During Christopher’s winder break, he started to consider his options for the summer. Setting a long-term goal of working as an international attorney in either the State Department or on the Senate Foreign Relations Committee, he began to explore internship opportunities in Washington for the summer. He was pleasantly surprised when he found a directory of all the programs available in Washington for law students. As he had hoped, there were programs at the State Department and the Senate, so he mailed letters and resumes to both. As an afterthought, Christopher decided to send in one more package-a long shot application to The Office of the Counsel to the President at the White House. It was less an exercise in why, then one in why not; after all, he had nothing to lose.

Post-College and Omegasearch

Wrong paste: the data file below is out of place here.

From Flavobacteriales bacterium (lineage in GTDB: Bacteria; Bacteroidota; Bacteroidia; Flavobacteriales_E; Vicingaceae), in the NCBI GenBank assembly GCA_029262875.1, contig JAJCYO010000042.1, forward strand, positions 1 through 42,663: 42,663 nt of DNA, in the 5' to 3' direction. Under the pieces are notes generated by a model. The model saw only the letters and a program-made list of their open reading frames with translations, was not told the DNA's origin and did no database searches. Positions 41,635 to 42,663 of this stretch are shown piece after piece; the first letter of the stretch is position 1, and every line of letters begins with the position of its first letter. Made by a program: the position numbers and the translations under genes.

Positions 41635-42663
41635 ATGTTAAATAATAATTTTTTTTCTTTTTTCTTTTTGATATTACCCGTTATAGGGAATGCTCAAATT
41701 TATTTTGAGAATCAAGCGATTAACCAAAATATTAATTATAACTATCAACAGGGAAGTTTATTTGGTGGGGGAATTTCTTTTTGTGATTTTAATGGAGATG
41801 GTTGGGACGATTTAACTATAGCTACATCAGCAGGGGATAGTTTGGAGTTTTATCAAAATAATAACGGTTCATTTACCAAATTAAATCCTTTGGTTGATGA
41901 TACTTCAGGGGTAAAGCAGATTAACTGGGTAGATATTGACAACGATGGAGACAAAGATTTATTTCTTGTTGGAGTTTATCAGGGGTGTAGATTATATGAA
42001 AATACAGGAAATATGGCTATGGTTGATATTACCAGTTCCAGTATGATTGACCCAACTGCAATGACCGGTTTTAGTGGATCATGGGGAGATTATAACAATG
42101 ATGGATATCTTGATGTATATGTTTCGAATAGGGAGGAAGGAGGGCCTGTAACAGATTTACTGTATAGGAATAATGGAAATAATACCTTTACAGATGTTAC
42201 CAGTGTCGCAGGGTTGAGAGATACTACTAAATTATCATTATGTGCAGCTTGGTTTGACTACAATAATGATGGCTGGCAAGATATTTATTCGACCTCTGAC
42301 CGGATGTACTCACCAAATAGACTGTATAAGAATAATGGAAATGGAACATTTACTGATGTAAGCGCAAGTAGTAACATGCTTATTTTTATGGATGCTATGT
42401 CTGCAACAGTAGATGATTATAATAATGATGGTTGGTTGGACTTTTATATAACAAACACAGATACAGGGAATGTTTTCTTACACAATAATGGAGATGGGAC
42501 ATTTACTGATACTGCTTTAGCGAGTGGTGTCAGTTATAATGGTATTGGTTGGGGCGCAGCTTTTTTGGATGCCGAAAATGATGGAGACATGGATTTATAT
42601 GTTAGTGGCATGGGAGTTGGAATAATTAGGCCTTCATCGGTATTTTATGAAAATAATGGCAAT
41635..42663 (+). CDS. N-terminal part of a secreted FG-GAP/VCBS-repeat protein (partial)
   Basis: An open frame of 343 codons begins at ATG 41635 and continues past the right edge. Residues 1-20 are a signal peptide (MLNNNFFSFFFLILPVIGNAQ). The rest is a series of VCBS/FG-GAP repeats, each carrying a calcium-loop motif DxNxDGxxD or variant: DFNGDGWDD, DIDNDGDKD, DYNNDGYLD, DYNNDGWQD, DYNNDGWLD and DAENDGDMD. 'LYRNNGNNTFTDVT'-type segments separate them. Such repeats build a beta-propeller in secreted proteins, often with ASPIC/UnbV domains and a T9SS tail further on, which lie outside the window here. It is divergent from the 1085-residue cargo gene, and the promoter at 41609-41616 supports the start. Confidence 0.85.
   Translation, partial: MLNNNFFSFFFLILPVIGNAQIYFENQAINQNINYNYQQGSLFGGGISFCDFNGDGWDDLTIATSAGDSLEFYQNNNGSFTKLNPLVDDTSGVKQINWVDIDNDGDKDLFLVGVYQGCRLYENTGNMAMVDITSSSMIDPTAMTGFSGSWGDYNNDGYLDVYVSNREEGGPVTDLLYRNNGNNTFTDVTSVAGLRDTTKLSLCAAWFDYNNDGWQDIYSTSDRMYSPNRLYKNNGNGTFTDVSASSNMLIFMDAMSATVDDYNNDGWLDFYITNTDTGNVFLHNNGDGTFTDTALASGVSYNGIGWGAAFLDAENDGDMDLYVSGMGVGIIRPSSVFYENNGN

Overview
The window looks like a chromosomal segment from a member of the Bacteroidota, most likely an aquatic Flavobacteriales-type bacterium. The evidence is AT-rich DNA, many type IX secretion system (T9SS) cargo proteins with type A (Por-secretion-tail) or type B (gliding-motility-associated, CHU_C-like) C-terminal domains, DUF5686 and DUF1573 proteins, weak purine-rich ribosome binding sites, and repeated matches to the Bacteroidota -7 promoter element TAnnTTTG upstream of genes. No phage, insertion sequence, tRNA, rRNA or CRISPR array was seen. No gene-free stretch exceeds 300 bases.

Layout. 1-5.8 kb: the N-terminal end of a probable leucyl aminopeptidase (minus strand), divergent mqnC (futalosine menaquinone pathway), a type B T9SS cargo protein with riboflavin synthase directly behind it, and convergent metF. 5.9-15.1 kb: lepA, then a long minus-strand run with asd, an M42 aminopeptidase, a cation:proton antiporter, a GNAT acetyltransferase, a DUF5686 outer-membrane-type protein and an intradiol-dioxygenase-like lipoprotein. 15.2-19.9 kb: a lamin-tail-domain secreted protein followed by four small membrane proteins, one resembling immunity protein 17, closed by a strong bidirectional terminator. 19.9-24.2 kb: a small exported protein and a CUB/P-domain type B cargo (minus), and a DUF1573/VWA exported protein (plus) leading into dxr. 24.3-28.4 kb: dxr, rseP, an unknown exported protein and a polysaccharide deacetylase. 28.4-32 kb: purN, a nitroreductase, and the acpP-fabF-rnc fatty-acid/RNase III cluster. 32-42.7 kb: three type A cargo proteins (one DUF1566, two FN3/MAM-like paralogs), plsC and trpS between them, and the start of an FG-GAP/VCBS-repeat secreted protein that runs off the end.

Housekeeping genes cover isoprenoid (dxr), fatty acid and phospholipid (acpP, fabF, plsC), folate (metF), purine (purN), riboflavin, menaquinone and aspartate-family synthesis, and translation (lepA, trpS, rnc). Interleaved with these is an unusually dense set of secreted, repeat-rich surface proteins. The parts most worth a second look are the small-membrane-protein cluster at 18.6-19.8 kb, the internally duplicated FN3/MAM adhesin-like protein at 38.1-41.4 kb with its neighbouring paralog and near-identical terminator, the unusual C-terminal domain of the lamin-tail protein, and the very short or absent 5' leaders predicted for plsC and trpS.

Christopher-Sabec-after-collegeEventually, Christopher’s four years at Georgetown came to an end. He knew he wanted to go to law school, but he thought it best to take a couple years off. The experiences with the high school movie nights and the Princeton Review inspired him to look for another entrepreneurial outlet. The opportunity presented itself just after graduation. A real estate attorney who worked closely with Christopher’s mother asked him to research the Tax Reform Act of 1986. Within a few weeks, Christopher presented the attorney with everything he needed to know about the requirements of the Act and his resulting responsibilities. When Christopher was finished, the real estate attorney asked him if her would be willing to do the compliance work in return for a fee per transaction. Christopher agreed and, as a result, founded Omegasearch, Inc., a consulting firm specializing in the magnetic media processing of IRS data. By the following summer, Omegasearch was servicing fifty-five clients in five states. When one of their clients made an offer to buy the company from Christopher’s parents and himself, they accepted. They had successfully built and sold a company and Christopher had been introduced into the world of business.